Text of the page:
Attorneys Jeff Anderson and Mike Finnegan, far right, showed clips of a deposition with Archbishop John Nienstedt to members of the media Tuesday morning.
Chao Xiong, Star Tribune
The sworn testimony of Archbishop John Nienstedt in a clergy sex abuse case was made public Tuesday morning by a St. Paul attorney. Screen capture from video provided by St. Paul attorney Jeff Anderson.
Images from video provided by attorney Jeff Anderson,
Archbishop John Nienstedt, shown in December, said he did not request the list of “credibly accused” priests.
File photo by Richard Tsong-taatarii • email@example.com,
Archbishop John Nienstedt
from his deposition
On first days in archdiocese: “I met with my staff and they affirmed for me the fact that there was no one in ministry who had credibly abused any children.”
On whether he requested the list of child sex offenders: “It didn’t occur to me.’’
On sexual abuse cases: “I think over my tenure as being archbishop, I have had new insights into how we should proceed with these — these situations.”
On assisting with investigations: “Whatever the police ask for, we are cooperative and we give them.”
Archbishop says he was unaware of most child sex abuse issues
- Article by: JEAN HOPFENSPERGER and CHAO XIONG
- Star Tribune
- April 23, 2014 - 5:48 AM
Archbishop John Nienstedt said he was not aware that known child sex abusers were working at the archdiocese during his tenure, nor did he track exactly which priests were being monitored, according to testimony released Tuesday.
Nienstedt’s extraordinary deposition, ordered by a judge and the first of its kind by a serving archbishop in Minnesota, was taken April 2 as part of a clergy sex abuse lawsuit. The claim is one of dozens brought against the Archdiocese of St. Paul and Minneapolis since a change in state law last year opened a wider window for pursuing child sex abuse claims.
Nienstedt said that when he became archbishop in 2008 he was briefed about clergy abuse by key archdiocese officials. He testified he didn’t remember the names of any abusive priests mentioned, how many were being monitored or the names of all the archdiocese officials present.
Nienstedt also said he didn’t request the list of “credibly accused” priests that all dioceses are required to maintain. Nor, he recalled, did he press for parishes to be told about the presence of clergy members who were being monitored because of previous child sexual misconduct reports.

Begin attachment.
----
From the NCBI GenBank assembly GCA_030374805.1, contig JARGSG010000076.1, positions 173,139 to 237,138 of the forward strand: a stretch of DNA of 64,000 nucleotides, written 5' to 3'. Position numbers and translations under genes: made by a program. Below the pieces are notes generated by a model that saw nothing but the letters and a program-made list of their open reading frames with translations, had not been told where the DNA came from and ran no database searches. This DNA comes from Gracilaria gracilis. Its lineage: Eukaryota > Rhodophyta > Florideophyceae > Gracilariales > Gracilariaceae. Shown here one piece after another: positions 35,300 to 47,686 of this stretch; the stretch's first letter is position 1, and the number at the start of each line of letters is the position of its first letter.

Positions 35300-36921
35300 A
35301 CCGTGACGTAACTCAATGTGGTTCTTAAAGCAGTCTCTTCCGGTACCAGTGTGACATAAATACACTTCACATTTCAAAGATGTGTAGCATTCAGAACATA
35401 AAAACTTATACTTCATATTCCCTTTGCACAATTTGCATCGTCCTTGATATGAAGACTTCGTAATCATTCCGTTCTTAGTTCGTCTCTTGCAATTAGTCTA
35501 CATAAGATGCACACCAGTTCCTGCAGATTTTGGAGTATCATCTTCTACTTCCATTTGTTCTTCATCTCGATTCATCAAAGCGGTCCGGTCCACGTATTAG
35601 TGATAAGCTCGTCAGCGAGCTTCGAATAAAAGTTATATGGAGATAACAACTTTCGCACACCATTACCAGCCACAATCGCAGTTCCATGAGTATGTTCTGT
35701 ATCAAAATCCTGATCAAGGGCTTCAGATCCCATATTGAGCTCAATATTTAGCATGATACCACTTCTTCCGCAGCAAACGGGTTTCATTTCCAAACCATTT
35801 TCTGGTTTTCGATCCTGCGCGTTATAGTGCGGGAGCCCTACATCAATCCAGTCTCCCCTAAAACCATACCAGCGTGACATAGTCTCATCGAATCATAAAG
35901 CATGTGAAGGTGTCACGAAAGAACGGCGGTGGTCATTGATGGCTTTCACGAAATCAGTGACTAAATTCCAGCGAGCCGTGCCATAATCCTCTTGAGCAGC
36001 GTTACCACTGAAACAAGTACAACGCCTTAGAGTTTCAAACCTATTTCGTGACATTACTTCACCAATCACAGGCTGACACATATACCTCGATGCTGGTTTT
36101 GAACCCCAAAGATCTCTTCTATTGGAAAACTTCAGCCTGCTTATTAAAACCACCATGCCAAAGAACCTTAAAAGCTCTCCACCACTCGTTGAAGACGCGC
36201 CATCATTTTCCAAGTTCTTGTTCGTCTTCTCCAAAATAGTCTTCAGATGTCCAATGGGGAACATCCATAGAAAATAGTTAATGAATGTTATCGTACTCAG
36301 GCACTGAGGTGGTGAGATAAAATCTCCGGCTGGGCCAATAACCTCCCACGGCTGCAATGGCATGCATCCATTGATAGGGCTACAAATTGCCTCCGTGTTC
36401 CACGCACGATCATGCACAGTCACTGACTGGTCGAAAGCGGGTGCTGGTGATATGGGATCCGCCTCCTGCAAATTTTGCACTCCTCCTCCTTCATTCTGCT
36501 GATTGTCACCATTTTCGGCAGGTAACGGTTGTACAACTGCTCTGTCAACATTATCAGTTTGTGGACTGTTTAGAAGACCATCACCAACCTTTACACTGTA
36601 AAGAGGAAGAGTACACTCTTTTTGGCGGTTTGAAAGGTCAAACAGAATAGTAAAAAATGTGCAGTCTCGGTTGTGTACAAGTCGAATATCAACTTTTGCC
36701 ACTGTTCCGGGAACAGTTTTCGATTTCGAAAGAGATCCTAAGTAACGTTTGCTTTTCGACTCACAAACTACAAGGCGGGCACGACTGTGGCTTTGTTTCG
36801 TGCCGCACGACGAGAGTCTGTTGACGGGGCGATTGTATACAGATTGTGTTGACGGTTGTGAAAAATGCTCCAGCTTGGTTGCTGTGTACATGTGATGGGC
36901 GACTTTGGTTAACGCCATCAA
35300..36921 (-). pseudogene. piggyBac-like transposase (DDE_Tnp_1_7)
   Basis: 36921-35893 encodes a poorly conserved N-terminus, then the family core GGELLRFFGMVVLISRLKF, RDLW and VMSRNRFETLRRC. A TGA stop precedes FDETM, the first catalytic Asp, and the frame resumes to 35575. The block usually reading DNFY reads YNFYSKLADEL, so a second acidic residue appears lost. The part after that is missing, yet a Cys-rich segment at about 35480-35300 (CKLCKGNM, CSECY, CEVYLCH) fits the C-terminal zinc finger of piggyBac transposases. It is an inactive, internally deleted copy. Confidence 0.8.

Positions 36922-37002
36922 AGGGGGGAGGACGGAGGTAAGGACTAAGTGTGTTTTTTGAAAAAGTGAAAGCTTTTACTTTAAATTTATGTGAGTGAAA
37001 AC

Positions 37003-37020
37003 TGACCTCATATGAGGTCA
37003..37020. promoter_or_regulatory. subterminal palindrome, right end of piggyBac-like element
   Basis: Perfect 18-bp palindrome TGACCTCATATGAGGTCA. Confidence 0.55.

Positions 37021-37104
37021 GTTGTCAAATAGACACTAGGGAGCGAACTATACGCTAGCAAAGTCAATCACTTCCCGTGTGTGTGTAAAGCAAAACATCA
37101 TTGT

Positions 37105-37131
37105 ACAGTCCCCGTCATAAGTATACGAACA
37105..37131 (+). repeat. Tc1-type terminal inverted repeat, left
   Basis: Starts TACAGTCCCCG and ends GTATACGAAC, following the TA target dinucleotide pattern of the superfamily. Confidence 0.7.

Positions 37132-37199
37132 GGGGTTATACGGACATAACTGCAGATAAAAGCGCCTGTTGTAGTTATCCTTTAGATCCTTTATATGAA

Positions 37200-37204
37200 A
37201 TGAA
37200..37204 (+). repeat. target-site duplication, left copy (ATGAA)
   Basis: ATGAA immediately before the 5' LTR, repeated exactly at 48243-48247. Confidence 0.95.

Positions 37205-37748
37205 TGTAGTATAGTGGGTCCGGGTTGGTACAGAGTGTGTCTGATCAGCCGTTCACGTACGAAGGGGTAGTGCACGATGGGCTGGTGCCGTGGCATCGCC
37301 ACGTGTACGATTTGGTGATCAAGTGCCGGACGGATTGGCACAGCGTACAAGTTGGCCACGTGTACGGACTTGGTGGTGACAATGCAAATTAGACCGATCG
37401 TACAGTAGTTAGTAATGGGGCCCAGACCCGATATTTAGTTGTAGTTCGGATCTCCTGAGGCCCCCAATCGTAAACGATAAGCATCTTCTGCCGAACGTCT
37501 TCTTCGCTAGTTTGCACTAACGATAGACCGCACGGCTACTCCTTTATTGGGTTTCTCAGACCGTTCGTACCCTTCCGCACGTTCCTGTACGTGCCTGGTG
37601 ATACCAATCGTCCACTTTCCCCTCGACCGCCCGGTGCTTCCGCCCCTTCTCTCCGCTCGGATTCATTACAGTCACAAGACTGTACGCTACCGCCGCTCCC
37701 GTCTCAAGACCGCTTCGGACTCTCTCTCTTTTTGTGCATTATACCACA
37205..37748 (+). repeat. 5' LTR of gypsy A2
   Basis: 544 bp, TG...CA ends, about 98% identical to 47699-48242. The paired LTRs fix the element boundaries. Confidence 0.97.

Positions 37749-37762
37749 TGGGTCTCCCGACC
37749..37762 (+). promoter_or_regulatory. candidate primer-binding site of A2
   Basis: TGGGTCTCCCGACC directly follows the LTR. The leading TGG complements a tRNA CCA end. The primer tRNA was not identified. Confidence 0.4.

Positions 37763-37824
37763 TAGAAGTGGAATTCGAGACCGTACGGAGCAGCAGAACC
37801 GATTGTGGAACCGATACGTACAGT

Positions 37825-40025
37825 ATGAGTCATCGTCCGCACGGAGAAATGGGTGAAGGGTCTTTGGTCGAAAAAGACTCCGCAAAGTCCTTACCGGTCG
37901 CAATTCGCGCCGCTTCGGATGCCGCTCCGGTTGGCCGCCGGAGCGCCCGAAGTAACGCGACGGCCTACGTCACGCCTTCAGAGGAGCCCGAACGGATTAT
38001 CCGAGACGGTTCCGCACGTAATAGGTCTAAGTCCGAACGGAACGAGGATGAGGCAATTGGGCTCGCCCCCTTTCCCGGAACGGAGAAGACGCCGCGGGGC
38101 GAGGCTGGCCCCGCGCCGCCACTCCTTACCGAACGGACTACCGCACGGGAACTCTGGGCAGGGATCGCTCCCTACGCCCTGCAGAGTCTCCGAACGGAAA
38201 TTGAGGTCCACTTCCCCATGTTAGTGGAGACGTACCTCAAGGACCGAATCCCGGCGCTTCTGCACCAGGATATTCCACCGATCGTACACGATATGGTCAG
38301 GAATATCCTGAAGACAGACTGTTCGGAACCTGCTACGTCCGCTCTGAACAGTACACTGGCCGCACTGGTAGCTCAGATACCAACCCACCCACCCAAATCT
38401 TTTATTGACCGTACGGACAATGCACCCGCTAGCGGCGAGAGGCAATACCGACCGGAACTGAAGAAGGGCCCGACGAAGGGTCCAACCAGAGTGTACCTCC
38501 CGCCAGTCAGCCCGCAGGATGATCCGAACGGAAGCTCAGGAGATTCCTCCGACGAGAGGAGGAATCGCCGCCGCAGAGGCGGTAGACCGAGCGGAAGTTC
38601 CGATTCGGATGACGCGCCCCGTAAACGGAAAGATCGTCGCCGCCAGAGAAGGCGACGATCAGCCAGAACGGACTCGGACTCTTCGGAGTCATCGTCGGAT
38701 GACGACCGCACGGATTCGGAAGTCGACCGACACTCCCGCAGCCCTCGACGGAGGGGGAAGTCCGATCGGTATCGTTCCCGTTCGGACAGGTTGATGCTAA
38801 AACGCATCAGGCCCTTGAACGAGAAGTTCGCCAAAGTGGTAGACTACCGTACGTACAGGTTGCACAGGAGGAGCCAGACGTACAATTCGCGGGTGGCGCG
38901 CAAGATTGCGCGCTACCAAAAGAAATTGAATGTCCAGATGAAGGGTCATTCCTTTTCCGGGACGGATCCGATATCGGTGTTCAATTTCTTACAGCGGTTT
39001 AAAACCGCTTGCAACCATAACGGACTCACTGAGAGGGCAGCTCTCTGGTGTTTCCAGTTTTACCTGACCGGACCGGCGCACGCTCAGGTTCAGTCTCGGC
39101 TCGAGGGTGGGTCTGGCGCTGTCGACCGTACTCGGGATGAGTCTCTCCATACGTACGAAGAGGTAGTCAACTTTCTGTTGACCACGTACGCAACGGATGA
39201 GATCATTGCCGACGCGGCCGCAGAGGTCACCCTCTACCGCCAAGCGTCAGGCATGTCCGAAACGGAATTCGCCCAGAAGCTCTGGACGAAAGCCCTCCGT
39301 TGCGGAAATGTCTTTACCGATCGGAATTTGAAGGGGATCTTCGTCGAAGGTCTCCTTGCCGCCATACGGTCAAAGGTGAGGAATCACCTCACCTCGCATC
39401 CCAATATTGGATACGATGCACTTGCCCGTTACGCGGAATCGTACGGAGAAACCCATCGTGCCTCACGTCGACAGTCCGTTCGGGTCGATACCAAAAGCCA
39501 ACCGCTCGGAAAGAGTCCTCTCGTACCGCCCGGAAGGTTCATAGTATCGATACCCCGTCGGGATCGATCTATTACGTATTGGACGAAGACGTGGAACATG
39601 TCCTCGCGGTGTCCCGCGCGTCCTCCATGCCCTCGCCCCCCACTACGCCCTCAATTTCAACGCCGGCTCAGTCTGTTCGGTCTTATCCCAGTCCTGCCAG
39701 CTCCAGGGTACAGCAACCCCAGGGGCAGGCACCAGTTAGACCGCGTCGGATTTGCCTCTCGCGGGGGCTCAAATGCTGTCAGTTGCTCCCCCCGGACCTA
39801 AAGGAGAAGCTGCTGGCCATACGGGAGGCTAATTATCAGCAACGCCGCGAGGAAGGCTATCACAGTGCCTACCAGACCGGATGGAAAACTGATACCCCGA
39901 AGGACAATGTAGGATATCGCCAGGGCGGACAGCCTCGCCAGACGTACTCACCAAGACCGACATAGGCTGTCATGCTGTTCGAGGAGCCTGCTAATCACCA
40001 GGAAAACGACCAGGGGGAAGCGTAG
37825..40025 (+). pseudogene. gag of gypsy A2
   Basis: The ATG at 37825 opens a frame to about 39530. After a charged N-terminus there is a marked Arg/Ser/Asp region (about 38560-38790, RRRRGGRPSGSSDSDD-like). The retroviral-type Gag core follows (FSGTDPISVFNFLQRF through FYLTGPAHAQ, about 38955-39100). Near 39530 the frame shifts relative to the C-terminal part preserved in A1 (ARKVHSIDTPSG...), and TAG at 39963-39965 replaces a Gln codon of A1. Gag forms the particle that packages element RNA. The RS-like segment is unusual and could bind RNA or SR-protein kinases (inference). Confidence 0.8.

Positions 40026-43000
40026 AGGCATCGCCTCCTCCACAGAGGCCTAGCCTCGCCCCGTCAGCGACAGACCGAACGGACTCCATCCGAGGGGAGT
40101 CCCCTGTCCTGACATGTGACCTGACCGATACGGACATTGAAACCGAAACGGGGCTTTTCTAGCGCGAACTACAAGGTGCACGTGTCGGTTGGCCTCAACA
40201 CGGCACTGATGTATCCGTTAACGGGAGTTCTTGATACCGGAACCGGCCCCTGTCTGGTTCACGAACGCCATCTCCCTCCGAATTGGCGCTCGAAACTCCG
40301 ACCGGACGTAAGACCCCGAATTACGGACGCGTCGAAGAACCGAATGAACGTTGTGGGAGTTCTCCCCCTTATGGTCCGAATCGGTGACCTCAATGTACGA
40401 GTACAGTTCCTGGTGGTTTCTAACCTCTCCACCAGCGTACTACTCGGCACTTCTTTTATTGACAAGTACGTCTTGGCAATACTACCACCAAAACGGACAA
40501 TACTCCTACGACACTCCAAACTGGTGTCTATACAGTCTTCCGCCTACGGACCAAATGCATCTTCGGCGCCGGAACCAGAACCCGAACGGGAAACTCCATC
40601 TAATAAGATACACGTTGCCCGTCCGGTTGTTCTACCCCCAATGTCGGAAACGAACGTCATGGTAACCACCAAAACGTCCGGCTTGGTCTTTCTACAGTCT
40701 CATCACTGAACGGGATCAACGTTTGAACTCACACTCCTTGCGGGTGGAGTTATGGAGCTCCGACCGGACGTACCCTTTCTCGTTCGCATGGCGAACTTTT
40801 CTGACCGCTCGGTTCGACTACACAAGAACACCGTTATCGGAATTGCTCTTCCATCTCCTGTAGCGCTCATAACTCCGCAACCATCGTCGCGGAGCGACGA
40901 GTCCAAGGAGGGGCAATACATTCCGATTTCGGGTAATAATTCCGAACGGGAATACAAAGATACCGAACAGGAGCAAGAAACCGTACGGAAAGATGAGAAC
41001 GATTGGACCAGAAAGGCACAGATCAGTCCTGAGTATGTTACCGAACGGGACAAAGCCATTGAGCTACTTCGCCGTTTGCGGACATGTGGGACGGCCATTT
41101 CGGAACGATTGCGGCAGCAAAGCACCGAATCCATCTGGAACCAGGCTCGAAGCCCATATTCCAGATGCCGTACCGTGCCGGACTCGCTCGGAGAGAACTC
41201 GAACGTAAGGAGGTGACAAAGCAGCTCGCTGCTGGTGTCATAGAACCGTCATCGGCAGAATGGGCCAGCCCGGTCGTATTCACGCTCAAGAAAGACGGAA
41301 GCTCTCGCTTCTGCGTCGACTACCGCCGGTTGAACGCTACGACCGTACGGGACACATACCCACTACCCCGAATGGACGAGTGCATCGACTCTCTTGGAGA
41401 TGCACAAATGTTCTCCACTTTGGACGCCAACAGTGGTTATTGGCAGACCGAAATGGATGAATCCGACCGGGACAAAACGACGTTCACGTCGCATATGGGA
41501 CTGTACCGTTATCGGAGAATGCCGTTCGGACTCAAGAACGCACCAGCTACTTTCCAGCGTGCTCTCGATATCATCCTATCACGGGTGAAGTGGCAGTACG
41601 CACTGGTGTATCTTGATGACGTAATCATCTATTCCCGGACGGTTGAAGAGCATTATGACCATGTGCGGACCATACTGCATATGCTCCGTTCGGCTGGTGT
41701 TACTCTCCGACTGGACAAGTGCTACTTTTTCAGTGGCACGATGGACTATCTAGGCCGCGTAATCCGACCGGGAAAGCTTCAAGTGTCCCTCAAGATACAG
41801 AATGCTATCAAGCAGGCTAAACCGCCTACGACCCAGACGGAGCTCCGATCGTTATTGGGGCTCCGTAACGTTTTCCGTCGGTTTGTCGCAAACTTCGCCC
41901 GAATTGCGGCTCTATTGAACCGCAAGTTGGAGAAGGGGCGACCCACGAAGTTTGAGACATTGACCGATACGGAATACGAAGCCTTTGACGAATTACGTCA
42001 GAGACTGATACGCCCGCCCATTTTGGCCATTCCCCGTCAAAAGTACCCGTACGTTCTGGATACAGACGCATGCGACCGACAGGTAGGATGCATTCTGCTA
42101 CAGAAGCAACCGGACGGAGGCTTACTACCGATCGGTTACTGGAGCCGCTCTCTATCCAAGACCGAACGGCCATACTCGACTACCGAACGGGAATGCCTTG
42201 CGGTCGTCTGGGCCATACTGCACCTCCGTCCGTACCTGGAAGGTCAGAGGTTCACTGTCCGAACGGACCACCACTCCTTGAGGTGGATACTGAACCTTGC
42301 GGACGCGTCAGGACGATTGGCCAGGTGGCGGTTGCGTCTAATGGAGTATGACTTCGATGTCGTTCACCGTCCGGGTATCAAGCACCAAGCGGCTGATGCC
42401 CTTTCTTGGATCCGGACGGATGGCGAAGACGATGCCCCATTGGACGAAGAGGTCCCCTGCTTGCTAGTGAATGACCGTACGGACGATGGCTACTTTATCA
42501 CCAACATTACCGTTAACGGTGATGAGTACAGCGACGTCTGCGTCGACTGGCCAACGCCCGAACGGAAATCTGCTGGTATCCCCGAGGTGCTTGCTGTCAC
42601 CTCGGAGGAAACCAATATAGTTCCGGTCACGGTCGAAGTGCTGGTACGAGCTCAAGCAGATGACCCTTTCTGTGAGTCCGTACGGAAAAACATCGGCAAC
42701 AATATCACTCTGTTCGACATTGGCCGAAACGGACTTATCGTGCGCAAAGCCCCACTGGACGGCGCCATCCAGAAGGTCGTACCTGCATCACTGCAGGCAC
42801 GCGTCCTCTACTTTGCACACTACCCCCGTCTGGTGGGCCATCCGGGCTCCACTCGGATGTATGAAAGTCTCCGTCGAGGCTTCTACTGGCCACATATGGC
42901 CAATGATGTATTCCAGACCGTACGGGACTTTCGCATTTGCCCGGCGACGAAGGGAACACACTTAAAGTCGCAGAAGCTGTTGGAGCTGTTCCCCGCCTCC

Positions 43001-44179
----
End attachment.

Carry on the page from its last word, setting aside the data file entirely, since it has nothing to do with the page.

“I believe that we felt that we could monitor the situation without making a total disclosure to the people,” testified Nienstedt, adding that he no longer feels that way.
“I think over my tenure as being archbishop, I have had new insights into how we should proceed with these — these situations,” he said.
The testimony was released at a news conference in the offices of attorney Jeff Anderson, whose St. Paul firm has led the pursuit of abuse cases against the archdiocese. Anderson has accused Catholic Church leaders of refusing to own up to past abuses, and he charged Tuesday that Nienstedt’s sworn statements showed a pattern of “denial and deceit.’’
One of Anderson’s clients, identified as “John Doe 1,” claims he was abused in the 1970s by the Rev. Thomas Adamson at a St. Paul Park church — even after the priest’s sexual misconduct was known to the church.
‘The only mistakes’
During four hours of questioning, Nienstedt said he believed he had made few mistakes in his oversight of child sexual abuse allegations.
“The only mistakes that I know for sure I made was not removing the faculties from Father [Kenneth] LaVan, but I didn’t know that that was happening at the time,” Nienstedt testified. “Once I learned it, I — I acted.”
LaVan was among a half-dozen priests mentioned in the transcript as either in ministry or doing consulting or related work for the archdiocese during Nienstedt’s tenure. In most cases, Nienstedt said he had only recently become aware of their history of abuse.